Governmentality: A Theoretical Evaluation of Supervised Injection Sites and Consequent Police Practices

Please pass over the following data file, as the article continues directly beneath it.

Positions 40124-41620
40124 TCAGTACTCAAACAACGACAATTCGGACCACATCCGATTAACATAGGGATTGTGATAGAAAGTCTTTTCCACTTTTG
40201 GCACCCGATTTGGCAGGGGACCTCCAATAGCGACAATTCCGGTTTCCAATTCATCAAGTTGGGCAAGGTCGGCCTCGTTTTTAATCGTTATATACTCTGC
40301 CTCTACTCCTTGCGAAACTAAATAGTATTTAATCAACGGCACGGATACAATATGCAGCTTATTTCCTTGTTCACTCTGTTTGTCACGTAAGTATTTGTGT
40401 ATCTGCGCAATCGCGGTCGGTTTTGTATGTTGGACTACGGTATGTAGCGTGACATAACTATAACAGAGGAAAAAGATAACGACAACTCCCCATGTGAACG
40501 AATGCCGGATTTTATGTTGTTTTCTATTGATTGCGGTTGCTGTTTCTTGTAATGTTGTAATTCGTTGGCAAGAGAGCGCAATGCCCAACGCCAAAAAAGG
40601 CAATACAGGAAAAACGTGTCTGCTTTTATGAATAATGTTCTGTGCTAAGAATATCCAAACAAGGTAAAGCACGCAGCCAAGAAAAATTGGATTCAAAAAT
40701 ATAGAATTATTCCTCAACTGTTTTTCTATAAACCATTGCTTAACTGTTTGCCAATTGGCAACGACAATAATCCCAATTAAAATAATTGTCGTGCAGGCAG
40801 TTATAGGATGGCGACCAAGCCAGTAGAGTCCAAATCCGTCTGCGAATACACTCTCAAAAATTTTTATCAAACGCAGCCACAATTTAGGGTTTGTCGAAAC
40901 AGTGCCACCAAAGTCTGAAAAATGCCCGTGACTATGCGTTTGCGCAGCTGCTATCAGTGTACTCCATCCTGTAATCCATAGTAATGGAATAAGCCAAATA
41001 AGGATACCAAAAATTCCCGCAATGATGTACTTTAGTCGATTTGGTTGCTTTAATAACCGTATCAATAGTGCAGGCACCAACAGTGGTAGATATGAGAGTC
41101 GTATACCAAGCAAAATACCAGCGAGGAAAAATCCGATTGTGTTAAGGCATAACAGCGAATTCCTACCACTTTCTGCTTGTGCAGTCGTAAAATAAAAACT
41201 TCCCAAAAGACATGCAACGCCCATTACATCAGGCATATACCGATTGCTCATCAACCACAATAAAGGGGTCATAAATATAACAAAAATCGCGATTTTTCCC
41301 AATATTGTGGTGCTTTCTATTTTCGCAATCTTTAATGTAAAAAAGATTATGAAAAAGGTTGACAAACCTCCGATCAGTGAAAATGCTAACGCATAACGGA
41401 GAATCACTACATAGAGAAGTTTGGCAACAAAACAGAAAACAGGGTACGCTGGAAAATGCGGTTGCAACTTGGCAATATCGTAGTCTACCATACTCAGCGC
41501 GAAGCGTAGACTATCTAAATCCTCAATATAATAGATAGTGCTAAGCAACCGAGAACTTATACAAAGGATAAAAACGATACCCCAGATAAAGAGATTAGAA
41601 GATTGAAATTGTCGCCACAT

This essay looks to present governmentality as a theoretical framework through which to evaluate supervised injection sites (SIS) as a ‘political technology’ and police as extensions of this ‘technology’. Firstly, I will discuss how SIS arose under discourses of ‘public health’ and ‘harm reduction’ to fit varying political ideologies as a technology to cleanse public spaces of ‘disorderly’ drug use, thus safeguarding the urban environment as an attractive, civil and commercial space. Despite saving lives and meeting the unique needs of injection drug users, SIS can be understood as spaces of exclusion, immediately linking people to a marginalised population. Secondly, I will present the ways in which SIS can be contextualized as a powerful tool of surveillance and discipline, imposing the ‘responsibilization’ of individuals’ drug use and lifestyle habits, construing drug users as requiring surveillance and discipline to successfully conform to certain ‘acceptable’ behavioural traits. Lastly, once again through the lens of governmentality, I will demonstrate that police practises ironically work in opposition to the aim of SIS as a technology of control as they often deter drug users from frequenting SIS. Although governmentality can be philosophically conceptualized as an infringement on human freedom, in this instance, police practises need to be evaluated to increase their role in promoting SIS use. In light of the national health crisis in Canada, pertaining to injection drug use, if government control, surveillance and discipline results in the saving of thousands of lives, then in this occasion it is useful and necessary.